Use Less Than the Recommended Laundry Detergent

I've been reading the comments from the ThriftyFun community. Many of us have had problems due to the new liquid laundry detergents, since there's been an excessive amount of soap left in the final rinse cycle.

Don't bother to follow the manufacturer's instructions since they want you to use more than what is really necessary to get your clothes clean. The faster you finish the bottle, the more you have to purchase. The detergent companies are not stupid, they want your money and want it fast.

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I experimented with a number of my wash loads and have discovered for myself that 4 tablespoons equivalent to 1/4 cup of liquid laundry detergent is what you will need for one wash load, no matter if the wash load is small or large.

Repeatedly I checked the rinse cycle and there was no soap left in sight, just rinse water. Try it yourself!

By MCW from Lewiston, NY

June 25, 20090 found this helpful

I have been doing that for a while now and it has been effective. I also use less than the suggested amount for liquid fabric softener and that works just as well too. And it is only me in my household so it lasts even longer. LI Roe

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June 26, 20090 found this helpful

Yes, the lady who owns the laudrymat in our town told me not to use the recommended amount about 10 years ago. She said the same thing, the manufacturers just want us to have to buy more, but you can really use much less.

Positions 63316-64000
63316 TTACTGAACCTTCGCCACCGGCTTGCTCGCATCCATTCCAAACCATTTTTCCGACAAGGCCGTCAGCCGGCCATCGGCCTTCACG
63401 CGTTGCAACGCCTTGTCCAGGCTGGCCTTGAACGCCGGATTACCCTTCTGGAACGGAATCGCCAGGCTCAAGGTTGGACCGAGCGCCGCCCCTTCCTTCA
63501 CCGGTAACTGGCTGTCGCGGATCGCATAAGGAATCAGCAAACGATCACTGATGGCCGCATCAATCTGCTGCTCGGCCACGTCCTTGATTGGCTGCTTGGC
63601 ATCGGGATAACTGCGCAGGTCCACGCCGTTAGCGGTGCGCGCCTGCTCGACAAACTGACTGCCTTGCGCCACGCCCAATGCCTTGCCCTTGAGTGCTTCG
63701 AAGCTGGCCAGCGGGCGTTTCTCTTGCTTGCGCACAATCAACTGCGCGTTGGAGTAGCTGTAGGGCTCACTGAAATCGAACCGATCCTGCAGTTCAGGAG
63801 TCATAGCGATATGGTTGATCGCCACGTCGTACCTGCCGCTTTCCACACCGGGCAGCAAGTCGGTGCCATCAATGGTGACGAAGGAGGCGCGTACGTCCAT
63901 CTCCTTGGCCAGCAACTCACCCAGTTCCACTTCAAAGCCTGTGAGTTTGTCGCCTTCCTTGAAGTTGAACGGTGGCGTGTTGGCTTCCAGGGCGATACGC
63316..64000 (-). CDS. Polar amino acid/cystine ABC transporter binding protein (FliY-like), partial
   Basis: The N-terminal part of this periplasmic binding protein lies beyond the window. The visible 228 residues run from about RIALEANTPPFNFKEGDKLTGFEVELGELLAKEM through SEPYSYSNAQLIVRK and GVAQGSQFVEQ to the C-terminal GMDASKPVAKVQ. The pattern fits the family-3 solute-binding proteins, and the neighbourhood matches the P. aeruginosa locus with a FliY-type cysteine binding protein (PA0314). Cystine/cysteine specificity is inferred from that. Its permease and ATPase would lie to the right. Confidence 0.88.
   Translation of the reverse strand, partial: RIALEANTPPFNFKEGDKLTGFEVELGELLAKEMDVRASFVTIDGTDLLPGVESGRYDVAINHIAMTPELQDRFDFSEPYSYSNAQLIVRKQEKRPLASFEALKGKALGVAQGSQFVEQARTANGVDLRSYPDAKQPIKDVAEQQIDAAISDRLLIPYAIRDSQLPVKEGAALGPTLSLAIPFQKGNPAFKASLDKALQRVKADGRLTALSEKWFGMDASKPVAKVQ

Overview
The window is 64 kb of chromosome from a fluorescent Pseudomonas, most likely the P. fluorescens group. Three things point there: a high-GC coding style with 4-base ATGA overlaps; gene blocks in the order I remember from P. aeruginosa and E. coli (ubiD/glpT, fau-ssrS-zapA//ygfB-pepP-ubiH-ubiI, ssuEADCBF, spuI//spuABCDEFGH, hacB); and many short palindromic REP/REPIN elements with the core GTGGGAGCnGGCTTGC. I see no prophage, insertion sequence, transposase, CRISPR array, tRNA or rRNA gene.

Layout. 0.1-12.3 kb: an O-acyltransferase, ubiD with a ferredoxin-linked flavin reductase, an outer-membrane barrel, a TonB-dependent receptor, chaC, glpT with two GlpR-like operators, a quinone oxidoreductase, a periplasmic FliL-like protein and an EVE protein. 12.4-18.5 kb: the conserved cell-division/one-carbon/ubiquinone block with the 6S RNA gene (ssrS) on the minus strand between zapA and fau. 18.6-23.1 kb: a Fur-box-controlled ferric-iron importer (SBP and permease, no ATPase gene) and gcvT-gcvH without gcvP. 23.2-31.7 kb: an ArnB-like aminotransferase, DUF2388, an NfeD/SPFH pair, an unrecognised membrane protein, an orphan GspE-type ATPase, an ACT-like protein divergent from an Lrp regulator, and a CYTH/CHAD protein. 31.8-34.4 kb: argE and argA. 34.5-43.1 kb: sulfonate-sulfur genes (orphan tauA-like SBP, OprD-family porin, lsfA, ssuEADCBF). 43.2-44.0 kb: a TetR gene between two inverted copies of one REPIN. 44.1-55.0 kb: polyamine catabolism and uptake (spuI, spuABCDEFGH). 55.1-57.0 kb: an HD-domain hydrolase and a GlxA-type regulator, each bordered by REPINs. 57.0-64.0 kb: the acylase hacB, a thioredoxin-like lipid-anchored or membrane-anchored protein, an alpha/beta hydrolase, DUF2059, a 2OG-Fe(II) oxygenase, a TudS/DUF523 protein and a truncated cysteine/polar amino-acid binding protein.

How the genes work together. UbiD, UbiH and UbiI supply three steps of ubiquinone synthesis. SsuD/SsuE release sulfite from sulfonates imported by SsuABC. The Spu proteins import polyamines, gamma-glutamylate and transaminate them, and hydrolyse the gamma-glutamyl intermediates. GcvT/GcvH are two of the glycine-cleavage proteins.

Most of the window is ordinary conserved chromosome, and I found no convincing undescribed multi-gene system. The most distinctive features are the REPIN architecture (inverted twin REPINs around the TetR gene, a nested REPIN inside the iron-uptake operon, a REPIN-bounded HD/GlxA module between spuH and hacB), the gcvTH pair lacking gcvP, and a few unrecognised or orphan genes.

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June 30, 20090 found this helpful

One of the Green oriented groups did a study a few years back and asked people to use half of the recommended amount of laundry detergent. They said that the manufacturers are asking us to put in as much as the water will find soluble, not the smaller amount which is as much as the dirty clothing really needs. I can't recall the name of the group as it was too long ago.

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August 10, 20090 found this helpful

I started using 1 cup white distilled vinegar in each load of laundry along with my detergent. This takes out what our water machine doesn't of the left over detergent, sediments in the water. But it won't strip the softener out or the colors. I get a fresher, more softer fabric then before using the vinegar. I got this idea from my niece. And I don't have to use less detergent that way.

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June 18, 20100 found this helpful

Yes less works just a well, also with other cleaners and you bath products like shampoo and etc.

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June 18, 20100 found this helpful

I also use half the recommend amount of laundry detergent. Our clothes aren't very dirty. They only need to be freshened up. I recently purchased a HE (High Efficiency) washer and dryer and continue to use half the recommended amount. But I wanted to share with you the information the salesclerk gave me when I bought the machine last month. He said they had to go to a seminar. One of the things they were shown at the seminar was the leader washed a load of laundry using the recommended amount of detergent and put it through the cycle, rinse, etc. Then, he started the wash cycle over again and this time didn't add any detergent. There were suds in the laundry basket just as if he had added detergent!